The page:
Tales from a time of COVID-19 – 2
Last year we shared short updates from Johnians on how they were adapting to the uncertainty and change brought about by COVID-19. We didn’t expect to be asking similar questions one year on, but it’s been uplifting to hear from a great number of alumni whose lives, although undeniably altered in some way, have continued with a measure of success and opportunity. Find a selection of Johnian stories below, and read more in the Members’ news section of the College annual, The Eagle 2021, which will be published and mailed in October as usual.
The sociology of pandemics seemed to be a niche interest twenty years ago but is suddenly in demand
Professor Robert Dingwall (1968) is very busy as a member of several government advisory groups on the science, policy and ethics of the management of the COVID-19 pandemic. This has led to a great deal of media work through print, TV, radio and podcasts, nationally and internationally.
Frank Neale (1968) developed a portfolio career after retiring many years ago from a career in private equity/venture capital. He retains a non-executive directorship of a quoted venture capital trust, but mainly he now practises as a Business Coach.
During lockdown Frank switched to online working instead of face-to-face. He works with a mix of chief executives, private equity professionals and pro bono clients in the NHS frontline. He also volunteers for Citizens Advice, taking phone calls from people needing help, and he says that this was the most satisfying work he did last year.
Mark Ellis (1972) has previously had four books of his DCI Frank Merlin series – which feature Merlin, a Scotland Yard detective operating in WW2 London – published by Headline, an imprint of Hachette. The books are also published by Audible.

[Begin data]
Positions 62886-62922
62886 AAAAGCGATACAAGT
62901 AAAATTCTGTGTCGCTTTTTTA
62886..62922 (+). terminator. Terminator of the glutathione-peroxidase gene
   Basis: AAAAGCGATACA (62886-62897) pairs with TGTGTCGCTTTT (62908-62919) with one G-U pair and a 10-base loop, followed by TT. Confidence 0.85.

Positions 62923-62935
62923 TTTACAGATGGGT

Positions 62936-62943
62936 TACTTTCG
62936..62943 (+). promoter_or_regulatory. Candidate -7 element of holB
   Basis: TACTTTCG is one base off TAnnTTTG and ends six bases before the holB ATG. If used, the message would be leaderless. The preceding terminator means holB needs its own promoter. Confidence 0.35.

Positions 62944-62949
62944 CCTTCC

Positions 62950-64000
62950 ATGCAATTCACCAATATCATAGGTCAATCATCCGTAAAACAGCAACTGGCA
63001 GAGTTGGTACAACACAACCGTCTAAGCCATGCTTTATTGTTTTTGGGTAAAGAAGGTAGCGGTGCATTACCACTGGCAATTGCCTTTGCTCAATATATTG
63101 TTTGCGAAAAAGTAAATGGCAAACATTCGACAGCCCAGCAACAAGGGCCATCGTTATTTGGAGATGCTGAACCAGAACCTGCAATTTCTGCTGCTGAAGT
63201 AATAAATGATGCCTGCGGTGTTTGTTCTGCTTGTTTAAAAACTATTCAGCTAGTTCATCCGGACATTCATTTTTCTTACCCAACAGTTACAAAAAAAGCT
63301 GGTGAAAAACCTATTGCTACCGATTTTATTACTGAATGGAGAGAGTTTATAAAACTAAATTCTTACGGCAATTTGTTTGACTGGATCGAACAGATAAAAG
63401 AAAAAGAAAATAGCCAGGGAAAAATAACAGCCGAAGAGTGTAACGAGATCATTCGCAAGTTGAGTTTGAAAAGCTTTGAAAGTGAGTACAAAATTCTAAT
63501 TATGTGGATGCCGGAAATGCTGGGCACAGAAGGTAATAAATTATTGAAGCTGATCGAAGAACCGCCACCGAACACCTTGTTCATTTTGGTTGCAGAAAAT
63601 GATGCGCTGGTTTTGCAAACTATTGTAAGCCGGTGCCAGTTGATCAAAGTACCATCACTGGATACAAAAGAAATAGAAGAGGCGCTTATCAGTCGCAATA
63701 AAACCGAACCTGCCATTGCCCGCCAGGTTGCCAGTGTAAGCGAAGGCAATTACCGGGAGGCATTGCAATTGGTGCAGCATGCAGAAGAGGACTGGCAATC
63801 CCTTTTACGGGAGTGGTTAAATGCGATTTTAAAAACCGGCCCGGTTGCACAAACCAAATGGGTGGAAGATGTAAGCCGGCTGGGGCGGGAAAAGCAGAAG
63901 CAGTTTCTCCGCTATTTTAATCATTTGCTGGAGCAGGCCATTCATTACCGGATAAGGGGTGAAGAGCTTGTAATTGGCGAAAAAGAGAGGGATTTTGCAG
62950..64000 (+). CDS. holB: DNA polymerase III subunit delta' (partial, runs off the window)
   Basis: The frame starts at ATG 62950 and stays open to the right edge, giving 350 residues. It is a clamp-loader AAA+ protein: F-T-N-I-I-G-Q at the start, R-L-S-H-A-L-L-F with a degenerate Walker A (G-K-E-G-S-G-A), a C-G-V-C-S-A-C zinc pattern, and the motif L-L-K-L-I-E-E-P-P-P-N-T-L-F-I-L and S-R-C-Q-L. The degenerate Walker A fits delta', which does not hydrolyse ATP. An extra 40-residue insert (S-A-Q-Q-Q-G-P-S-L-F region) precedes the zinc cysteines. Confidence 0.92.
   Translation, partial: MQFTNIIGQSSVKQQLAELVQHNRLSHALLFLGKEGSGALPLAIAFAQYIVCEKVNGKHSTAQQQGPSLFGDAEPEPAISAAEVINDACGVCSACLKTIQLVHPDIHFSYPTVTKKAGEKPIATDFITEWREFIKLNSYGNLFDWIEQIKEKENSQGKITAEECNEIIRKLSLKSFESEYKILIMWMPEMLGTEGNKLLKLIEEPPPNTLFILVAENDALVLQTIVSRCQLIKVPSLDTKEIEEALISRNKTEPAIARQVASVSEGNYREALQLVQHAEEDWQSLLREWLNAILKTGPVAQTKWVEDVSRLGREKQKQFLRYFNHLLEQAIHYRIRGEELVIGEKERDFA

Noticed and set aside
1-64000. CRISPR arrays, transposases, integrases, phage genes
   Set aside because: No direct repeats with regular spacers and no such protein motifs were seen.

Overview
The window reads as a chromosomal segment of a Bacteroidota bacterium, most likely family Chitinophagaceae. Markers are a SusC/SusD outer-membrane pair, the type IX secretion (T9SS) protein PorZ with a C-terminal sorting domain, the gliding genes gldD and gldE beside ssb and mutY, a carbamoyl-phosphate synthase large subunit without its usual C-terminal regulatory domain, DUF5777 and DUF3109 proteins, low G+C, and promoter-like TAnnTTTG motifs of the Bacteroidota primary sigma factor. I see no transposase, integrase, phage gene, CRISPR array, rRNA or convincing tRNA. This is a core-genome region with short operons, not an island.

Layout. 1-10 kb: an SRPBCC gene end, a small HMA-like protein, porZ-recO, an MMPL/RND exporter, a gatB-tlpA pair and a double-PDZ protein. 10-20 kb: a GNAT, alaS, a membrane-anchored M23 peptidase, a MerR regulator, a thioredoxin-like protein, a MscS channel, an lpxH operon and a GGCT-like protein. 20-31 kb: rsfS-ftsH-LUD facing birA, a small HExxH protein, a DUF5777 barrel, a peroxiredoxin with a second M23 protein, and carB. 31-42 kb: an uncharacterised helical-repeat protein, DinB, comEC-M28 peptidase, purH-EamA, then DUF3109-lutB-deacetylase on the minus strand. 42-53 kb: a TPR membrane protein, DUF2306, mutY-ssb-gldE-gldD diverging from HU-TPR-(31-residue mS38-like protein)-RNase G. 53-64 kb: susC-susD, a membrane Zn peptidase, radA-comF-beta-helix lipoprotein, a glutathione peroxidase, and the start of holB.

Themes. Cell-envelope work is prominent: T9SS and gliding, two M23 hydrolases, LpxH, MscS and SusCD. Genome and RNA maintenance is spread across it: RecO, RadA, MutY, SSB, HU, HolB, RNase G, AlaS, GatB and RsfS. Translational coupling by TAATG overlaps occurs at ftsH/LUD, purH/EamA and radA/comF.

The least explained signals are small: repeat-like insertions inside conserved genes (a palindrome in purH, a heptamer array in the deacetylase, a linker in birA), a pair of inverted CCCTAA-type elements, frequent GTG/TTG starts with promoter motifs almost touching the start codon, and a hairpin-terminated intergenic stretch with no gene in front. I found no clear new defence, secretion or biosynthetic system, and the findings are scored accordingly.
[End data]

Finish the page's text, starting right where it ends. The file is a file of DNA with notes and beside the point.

The third book Merlin At War was nominated for a Crime Writers Association Historical Dagger in 2017. His last book A Death In Mayfair was published in 2019, and the fifth in the series will be out in early 2022.
Mark was recently appointed Treasurer of Gwyl Crime Cymru Festival, Wales’ first international crime literature festival, which is to be based in Aberystwyth.
Find out more on his website: markellisauthor.com
Dr Joasia Zakrzewski (1994) took part in an Australian Invitational twenty-four-hour running race while stranded in Australia due to COVID-19. She set four Scottish records and one British record, the British one having stood since 1990.
Britt Mayers (2016) graduated from St John’s with a BA in Asian and Middle Eastern Studies during the pandemic in June 2020.
She spent a year doing an MA in International Security at Sciences Po, Paris, working as an analyst for a global firm and as a research assistant.
For the next year, she has received a full scholarship to do an MA in Arab Studies at the Walsh School of Foreign Service, Georgetown University in Washington DC.
Ahmed Fardin (2018) is now based in Toronto, but just before the pandemic hit he left the UK and established a small sustainable garment manufacturing facility in his home Bangladesh, which is a major ready-made-garment manufacturing hub. He named the facility Circular Cradle (after the Circular Economy and Cradle-to-Cradle Principles) and employs climate refugees who have been displaced from their homes in coastal regions due to events such as floods, cyclones or droughts.
Later in 2020 he teamed up with a zero-waste fashion design start-up out of Harvard (Shelly Xu Design) and they recently won the Harvard Business School New Venture Competition in the social enterprise category, receiving both the grand prize of $75,000 and the Crowd Favourite Award.